The Department of Political Science offers flexible programs of graduate study leading to the Doctor of Philosophy degree. Our aim is to provide the highest quality graduate training for students who go on to academic teaching and research positions, and to non-academic careers in the public and private sectors. Our graduate students benefit from an active, engaged faculty, extensive methodological training, a focus on inter-disciplinary approaches, and close work with a faculty mentor under our apprenticeship model of faculty-student relationships. Many students establish intellectual connections with other disciplines and departments on campus.
Students are trained in primary and secondary fields of political science, in addition to methods. The primary field is chosen from four traditional sub-fields (American Politics, Comparative Politics, International Relations, and Political Theory) and is completed via coursework and a written comprehensive exam. The second field may be chosen from the four main sub-fields, or from the department's foci in Politics of Identity and Politics of the Environment, or it may be defined by the student, subject to approval. The second field is completed via coursework and by either a written comprehensive exam or a field paper. Students also complete via coursework a breadth requirement outside their primary and secondary fields. In their second and third years, students take a two-quarter research workshop with the goal of producing a publishable paper during the third year.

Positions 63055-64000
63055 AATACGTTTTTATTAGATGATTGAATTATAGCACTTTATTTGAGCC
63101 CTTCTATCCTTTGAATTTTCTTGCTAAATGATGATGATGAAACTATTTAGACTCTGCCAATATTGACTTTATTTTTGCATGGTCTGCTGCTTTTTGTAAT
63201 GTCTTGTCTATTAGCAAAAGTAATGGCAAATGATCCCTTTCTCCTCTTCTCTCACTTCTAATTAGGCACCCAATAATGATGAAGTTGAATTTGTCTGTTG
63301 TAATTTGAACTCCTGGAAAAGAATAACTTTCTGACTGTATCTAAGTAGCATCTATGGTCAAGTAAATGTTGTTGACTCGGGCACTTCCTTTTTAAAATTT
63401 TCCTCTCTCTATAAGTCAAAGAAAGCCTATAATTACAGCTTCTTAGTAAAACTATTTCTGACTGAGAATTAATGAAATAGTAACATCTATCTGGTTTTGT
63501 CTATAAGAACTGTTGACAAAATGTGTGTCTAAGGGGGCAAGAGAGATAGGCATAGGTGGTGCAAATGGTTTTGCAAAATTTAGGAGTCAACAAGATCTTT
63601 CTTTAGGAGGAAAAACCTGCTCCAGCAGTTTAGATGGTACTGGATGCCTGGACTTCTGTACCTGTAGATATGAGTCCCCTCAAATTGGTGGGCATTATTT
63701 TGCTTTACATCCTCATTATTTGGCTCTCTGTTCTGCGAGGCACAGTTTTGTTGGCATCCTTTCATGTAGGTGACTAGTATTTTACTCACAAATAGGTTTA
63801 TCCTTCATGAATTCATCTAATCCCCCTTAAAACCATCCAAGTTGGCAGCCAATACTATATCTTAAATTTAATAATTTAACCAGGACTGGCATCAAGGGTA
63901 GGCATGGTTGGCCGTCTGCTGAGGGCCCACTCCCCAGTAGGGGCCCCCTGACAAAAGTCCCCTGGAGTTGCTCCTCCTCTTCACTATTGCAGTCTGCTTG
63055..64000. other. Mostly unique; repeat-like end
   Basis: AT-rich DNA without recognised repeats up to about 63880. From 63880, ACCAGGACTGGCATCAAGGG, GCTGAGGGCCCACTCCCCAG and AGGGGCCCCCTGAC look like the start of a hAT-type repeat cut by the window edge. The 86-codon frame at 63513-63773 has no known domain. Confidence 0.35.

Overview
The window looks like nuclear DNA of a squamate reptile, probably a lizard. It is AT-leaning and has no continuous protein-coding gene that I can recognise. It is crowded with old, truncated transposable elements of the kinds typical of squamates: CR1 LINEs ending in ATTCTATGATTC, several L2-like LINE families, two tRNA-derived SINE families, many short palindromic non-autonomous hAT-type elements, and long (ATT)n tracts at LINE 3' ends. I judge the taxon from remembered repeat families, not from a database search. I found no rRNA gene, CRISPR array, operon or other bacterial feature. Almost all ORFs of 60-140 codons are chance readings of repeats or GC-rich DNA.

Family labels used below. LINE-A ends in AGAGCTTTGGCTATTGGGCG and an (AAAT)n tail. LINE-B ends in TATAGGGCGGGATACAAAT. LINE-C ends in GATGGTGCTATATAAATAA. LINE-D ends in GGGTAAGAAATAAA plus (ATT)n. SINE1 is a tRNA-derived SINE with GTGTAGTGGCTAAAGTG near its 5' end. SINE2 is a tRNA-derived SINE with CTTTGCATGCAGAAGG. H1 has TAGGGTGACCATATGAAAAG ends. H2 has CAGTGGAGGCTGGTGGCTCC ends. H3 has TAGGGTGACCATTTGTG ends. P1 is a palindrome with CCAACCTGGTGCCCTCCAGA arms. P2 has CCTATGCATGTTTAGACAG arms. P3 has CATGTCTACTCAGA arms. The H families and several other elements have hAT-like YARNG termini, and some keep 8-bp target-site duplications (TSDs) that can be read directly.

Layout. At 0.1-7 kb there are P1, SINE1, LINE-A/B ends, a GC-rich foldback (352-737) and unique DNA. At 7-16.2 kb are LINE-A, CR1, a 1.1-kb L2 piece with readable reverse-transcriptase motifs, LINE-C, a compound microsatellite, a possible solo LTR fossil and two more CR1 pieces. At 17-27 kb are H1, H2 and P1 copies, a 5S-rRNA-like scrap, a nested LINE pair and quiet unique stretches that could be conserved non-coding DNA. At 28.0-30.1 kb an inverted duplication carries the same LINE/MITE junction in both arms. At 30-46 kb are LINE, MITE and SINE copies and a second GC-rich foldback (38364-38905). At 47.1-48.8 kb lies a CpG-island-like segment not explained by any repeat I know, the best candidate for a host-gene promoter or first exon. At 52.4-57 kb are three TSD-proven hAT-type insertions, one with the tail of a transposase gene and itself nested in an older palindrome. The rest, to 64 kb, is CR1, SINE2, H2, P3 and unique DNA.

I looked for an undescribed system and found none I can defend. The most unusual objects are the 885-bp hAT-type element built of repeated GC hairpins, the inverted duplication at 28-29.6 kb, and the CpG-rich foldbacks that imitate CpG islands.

The department admits applicants through a process of holistic review that considers academic preparation; research experience; perseverance; leadership and outreach activities connected to the university’s goals of diversity, equity, and inclusion; and self-knowledge. We do not currently consider GRE scores.